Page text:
When Castlevania 64 was originally announced for the Nintendo 64, there were two additional playable characters by the names Cornell and Henry Oldrey. Cornell was a man with the power to turn into a wolf man, and Henry was a child rescued by Cornell. Of course, to understand Henry, we have to look at Cornell first. Cornell lived in the small village by the Devil Castle as a man beast also known as Blue Crescent Moon with his sister Ada. His best friend Ortega was another member of the village.
Cornell went to the mountains to train, but upon sensing danger, went back to the village to find it burned to the ground. Ada was missing, but Cornell's wolf nose was able to pick up her scent. He entered the Castle in order to find her, but was greeted at the front gate by Ortega who seemed a little strange. As Cornell travels through the Castle, he catches occasional glimpses of Ortega. In the Tower of Execution, he discovers that Ortega has been corrupted by the power of Dracula as he fights another man wolf whose power has been unlocked.
Ortega had been a good friend of Cornell, but could never best him in duel. This infuriated him to the point that he accepted Dracula's invitation to power and torched his own village. All he wanted was one last battle with Cornell to see who was truly more powerful; Cornell or Ortega when enhanced with Dracula's awesome power, even though Death forbid it. Ortega tells Cornell that his sister Ada has been taken to the Castle to be a sacrifice to Dracula and then uses the power obtained from Dracula to unleash monstrous attacks as a Chimera. Once defeated, he agonizes over what he has done to the village and to Cornell and Ada.
Cornell's role in Castlevania is a little different from every hero in the past to brave the ferocious beasts inside and ultimately Dracula. In the past, heroes have come in with one goal in mind: Kill Dracula. Cornell comes into the story as one of the first to venture into Castlevania in a time when Dracula has not yet risen from his rest. Destroying the evil inside is primarily an obstacle that he must overcome in order to reach endgame and save his sister, which is his overall goal. Everything else is done so that he can achieve his goal. Ada's role in the game appears to be a sacrifice to the Count in order to bring him back to life, but finally, Castlevania pulls out an unexpected twist that the series has not seen before.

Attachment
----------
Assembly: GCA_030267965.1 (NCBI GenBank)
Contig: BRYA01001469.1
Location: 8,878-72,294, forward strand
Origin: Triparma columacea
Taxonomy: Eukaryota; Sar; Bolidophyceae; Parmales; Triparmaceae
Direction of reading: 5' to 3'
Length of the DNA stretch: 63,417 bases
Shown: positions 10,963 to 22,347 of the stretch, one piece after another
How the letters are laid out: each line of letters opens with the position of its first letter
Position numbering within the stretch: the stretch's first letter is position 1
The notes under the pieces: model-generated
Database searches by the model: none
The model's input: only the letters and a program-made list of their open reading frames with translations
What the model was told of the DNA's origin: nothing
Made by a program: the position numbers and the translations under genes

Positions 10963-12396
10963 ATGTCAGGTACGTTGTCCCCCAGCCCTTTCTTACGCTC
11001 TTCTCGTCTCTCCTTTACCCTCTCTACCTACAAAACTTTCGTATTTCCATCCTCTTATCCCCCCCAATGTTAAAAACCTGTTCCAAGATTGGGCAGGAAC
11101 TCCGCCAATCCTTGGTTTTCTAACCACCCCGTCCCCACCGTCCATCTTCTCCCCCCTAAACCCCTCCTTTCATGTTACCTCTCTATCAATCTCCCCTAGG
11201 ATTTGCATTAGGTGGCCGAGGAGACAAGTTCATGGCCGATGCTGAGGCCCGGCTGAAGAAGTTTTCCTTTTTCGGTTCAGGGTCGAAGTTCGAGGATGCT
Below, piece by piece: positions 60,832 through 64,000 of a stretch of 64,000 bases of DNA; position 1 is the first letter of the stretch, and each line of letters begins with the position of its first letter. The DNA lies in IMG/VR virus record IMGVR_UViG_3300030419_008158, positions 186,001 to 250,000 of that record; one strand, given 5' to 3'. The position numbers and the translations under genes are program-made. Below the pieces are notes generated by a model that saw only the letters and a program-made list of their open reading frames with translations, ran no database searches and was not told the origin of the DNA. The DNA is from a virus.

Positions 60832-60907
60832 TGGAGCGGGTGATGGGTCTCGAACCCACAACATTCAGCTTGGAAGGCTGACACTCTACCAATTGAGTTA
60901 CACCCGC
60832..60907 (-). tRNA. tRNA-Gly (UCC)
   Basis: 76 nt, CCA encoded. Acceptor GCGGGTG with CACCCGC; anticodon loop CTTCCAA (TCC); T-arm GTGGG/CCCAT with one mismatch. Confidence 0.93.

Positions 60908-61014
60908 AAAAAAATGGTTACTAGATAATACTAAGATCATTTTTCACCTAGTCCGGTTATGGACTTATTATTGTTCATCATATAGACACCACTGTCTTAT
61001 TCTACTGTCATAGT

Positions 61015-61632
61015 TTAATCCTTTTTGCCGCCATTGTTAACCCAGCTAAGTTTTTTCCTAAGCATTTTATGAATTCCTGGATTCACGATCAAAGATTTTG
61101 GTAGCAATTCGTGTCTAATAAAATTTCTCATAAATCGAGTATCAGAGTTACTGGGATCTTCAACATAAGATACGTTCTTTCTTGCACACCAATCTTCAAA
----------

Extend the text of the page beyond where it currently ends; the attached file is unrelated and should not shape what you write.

Defeating Dracula is only the beginning of the story. In short, Cornell coming to the Demonic Castle, reaching Dracula at last, and fighting Dracula was all part of an orchestrated plan to force Cornell to exert his wolf spirit to rescue Ada. The spirit of the wolf is taken by Dracula and the power is locked away to be used in the dark resurrection ceremony. We are shown a scene of the ceremony which really should have been the opening cinematic of Castlevania 64, as this story perfectly sets up the quests of Carrie and Reinhart. We now know why Dracula was resurrected ahead of time.
Places that Cornell visits are often the same places that Carrie and Reinhart visit, such as the Castle Wall, the Villa, and the Clock Tower. Levels were changed in Legacy of Darkness and it is somewhat of a different game. For example, the forests outside of the Castle, the Tower of Execution, the Tower of Battle, and the Tower of Science have all been changed in ways that make them a little more manageable. New areas such as the Art Gallery (which is my favorite level because of the use of "The Sinking Old Sanctuary"), Castle Ruins, and Outer Wall have been added, while Cornell does not enter the Castle Center.
Cornell is also able to solve more puzzles, such as the tombstones outside of the Villa. We are required to explore the contents of the Garden Maze more carefully, as well as guide a young child through it while, once again, being chased by the vicious Frankensaw, who is now killable. Other details, such as the white roses, are brought into play. Rosa waters the white roses with blood, turning them a deep red, but in Cornell's time eight years earlier, the roses are still pure white.
Cornell's back history is not very often discussed throughout the game, but Dracula enters in the end and fills us in on the details. It seems that Cornell's family of man beasts once terrorized a certain town and massacred the poor residents. Cornell felt sorry for a young baby girl that was spared and raised her as his sister. They are not related by blood as much as emotional ties. It is really unclear if Ada knows about this or not until the very end.
For the first time, Dracula really speaks and we have to stop for a moment to comprehend what he is saying. Quotes such as "Did you really think you could atone for your sins and what you have done in this way? It is nothing more than a shallow misconception from a disillusioned man beast." A quote such as this hits Cornell too close to home, and in the final cinematic as Cornell reflects on his quest, he sees a vision of Ortega's final plea for forgiveness, followed by Dracula's haunting words.